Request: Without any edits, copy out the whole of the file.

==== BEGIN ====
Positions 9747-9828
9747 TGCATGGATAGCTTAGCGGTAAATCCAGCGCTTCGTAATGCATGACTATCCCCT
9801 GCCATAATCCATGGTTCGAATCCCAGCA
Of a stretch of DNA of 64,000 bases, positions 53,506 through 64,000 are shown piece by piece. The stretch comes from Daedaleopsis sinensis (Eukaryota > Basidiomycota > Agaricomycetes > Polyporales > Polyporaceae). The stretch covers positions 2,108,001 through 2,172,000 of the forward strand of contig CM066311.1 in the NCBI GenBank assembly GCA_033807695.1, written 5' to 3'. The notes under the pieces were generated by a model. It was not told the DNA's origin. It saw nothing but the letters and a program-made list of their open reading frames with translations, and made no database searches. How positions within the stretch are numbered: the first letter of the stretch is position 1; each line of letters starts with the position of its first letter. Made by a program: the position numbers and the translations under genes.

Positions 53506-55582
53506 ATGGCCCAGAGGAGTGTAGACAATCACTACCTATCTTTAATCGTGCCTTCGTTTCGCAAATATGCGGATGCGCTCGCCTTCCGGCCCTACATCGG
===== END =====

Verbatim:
Positions 9747-9828
9747 TGCATGGATAGCTTAGCGGTAAATCCAGCGCTTCGTAATGCATGACTATCCCCT
9801 GCCATAATCCATGGTTCGAATCCCAGCA
Of a stretch of DNA of 64,000 bases, positions 53,506 through 64,000 are shown piece by piece. The stretch comes from Daedaleopsis sinensis (Eukaryota > Basidiomycota > Agaricomycetes > Polyporales > Polyporaceae). The stretch covers positions 2,108,001 through 2,172,000 of the forward strand of contig CM066311.1 in the NCBI GenBank assembly GCA_033807695.1, written 5' to 3'. The notes under the pieces were generated by a model. It was not told the DNA's origin. It saw nothing but the letters and a program-made list of their open reading frames with translations, and made no database searches. How positions within the stretch are numbered: the first letter of the stretch is position 1; each line of letters starts with the position of its first letter. Made by a program: the position numbers and the translations under genes.

Positions 53506-55582
53506 ATGGCCCAGAGGAGTGTAGACAATCACTACCTATCTTTAATCGTGCCTTCGTTTCGCAAATATGCGGATGCGCTCGCCTTCCGGCCCTACATCGG